Sarah Addison Allen is known for writing novels with a touch of something extra, something magical. I am a big fan of her writing, and was very excited to win a free copy of First Frost in a Goodreads First … Continue reading
Have you ever read a book with a story that you did not like, yet you enjoyed the book as a whole because of what it said and stood for? For example, The Hunger Games is like this for some people. The world within the story, and the situations the characters face, are not pleasant. However because it addresses real issues and the fictional world is so thoroughly developed, it is enjoyable and a beneficial read.
This week I read The Road by Cormac McCarthy for my Modern West Lit class. I didn’t expect to like it, as I have not liked most of the books I have read in this class, and also because I had a friend tell me she had read it before and didn’t like it. However, I both did and did not like this book. On the surface, the story is monotonous and depressing. A man and his son travel through a post-apocalyptic North American wasteland in search of warmer weather and food, witnessing death and desolation on every page. It’s a horrible story if you just read it for surface value. The saving grace, is all the ‘big questions’ it brings. Hope is held onto even when it is not logical; why? Human nature, and what it means to hold onto one’s humanity is thoroughly discussed. There is so much beneath the surface of this book. The author has done a wonderful job of making his points without actually saying anything blatant or attacking anyone. I am not doing this book justice; it has such meaning. It was a hard read, but a good one. Additionally, The Road is uniquely formatted and written. There are no chapters, and the story flows poetically with irregular punctuation in places. Reading it takes a different rhythm than most books. This fits in with the man’s desire to hold on to his humanity, even as he sees it slipping away and society crumbled around him. It doesn’t really matter whether the apostrophe is in the right place, what matters is that the meaning gets across. This style could make it challenging for some people to read, but I found it creative and appropriate.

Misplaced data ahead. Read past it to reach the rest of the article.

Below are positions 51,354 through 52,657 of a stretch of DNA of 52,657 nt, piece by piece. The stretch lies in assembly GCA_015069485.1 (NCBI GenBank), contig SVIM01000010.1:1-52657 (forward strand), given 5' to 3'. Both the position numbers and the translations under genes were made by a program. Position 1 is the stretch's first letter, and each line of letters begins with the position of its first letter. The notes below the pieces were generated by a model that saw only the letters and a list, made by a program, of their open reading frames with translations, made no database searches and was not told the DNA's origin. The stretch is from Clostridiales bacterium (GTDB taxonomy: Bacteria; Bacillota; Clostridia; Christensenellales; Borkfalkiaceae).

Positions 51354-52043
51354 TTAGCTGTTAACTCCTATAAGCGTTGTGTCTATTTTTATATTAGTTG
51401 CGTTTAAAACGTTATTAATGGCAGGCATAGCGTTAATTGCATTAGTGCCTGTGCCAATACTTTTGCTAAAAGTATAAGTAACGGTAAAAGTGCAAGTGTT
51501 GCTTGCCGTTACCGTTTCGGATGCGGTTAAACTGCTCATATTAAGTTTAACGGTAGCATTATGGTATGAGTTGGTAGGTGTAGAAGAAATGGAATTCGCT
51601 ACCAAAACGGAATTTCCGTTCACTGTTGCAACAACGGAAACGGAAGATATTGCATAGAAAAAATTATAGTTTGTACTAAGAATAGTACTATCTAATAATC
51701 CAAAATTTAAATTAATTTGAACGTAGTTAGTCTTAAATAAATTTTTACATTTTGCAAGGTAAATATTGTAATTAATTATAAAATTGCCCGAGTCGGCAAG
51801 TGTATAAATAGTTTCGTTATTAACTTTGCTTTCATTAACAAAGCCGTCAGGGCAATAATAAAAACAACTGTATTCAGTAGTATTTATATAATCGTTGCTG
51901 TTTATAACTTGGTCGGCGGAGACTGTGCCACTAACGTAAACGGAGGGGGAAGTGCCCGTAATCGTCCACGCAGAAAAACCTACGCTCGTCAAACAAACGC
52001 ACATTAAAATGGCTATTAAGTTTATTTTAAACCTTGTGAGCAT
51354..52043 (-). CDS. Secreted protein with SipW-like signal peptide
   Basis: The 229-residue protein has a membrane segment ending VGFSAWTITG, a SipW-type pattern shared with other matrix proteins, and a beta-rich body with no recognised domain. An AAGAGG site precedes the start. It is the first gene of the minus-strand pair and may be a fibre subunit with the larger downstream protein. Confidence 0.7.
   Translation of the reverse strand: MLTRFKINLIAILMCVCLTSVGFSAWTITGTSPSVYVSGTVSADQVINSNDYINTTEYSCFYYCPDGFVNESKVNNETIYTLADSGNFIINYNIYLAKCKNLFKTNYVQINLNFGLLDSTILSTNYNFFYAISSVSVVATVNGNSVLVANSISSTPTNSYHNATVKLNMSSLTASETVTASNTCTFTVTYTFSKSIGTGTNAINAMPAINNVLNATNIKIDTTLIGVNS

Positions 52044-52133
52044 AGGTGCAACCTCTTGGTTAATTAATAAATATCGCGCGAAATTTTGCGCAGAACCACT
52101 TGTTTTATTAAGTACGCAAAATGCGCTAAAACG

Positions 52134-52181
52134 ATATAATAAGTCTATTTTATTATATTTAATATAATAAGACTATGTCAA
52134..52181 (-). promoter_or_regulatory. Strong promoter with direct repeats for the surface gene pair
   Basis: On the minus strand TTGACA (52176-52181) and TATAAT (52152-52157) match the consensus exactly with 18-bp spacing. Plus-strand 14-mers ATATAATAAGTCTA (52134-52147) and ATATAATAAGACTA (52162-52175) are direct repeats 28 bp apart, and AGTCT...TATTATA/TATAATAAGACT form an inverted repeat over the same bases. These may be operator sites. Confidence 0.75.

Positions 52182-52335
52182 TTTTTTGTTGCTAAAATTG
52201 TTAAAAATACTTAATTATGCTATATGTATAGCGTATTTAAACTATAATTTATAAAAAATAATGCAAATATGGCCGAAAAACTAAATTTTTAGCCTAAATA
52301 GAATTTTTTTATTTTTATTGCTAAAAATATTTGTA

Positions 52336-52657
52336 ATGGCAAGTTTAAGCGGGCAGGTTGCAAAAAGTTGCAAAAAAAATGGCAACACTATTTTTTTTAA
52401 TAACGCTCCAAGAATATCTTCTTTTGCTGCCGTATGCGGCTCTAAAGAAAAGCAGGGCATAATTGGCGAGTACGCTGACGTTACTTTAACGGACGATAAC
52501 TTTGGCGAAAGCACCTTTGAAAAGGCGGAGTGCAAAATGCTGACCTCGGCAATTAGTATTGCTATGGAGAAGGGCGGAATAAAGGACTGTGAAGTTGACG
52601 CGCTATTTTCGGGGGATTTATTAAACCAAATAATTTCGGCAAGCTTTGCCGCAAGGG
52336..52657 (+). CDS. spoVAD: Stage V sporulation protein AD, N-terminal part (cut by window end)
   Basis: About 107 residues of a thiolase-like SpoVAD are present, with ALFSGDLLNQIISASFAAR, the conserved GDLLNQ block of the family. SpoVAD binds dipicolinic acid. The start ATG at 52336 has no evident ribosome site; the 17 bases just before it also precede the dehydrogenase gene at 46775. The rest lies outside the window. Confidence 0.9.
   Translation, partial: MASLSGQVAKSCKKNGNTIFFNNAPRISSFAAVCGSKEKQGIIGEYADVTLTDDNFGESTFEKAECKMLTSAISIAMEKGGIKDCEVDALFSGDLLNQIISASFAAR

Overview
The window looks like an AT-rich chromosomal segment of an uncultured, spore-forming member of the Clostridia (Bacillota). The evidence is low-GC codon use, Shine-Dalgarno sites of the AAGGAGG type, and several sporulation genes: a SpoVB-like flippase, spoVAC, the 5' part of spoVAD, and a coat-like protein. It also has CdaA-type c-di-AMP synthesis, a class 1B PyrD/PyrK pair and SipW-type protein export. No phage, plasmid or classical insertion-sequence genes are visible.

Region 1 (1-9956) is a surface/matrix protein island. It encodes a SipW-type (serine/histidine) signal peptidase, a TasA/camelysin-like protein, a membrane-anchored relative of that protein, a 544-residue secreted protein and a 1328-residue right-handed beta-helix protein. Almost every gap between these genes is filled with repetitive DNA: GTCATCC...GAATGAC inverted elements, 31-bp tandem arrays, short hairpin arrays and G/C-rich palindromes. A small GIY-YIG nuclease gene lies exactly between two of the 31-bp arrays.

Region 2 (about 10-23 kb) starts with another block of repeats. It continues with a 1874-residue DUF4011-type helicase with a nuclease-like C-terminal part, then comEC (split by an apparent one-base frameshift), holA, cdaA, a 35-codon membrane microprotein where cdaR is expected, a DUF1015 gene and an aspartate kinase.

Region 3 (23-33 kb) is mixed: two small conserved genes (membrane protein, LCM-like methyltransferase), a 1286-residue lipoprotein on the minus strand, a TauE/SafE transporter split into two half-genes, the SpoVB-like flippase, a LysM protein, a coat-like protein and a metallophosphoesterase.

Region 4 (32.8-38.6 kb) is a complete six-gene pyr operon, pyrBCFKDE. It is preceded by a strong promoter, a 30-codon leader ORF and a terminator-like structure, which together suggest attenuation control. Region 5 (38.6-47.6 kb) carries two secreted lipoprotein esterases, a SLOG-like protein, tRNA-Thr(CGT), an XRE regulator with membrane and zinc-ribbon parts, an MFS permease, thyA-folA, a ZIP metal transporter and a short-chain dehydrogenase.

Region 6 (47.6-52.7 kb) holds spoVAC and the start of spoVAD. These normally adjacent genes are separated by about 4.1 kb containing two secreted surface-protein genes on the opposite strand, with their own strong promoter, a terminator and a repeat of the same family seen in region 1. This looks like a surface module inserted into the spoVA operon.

I have a lot of respect for this kind of book; the well-written books with more meaning to them than just what the words on the pages say. The books that make you think. This is not a book I will ever reread for fun, and probably I will never reread it at all unless it comes up in another class, but it is a book which has contributed to my worldview. It is distinctly postmodern, and there is a lot of discussion as to whether the ending is hopeful or pessimistic; personally I believe it to be optimistic, but this was not my first reaction. I had to think about it for a little while before making up my mind. I think that is what the author wanted. I gave this book four stars on Goodreads, but I felt the need to include a disclaimer of sorts explaining my intrigue with the deeper meaning despite disliking the story itself.
This was at times a hard book to read. I cannot recommend it to everyone; it is not written for everyone. I’m really not sure what to put as who I would recommend it for. Given what I have said about The Road, it is up to each reader to determine whether this is the kind of book they want to read. I do not feel like I can predict who it would be good for and who would not appreciate it.
So I wrote this review right after I finished reading this book a few months ago, and then apparently I forgot to post it! Just one of those things that got pushed to the side in favor of homework, most likely. I … Continue reading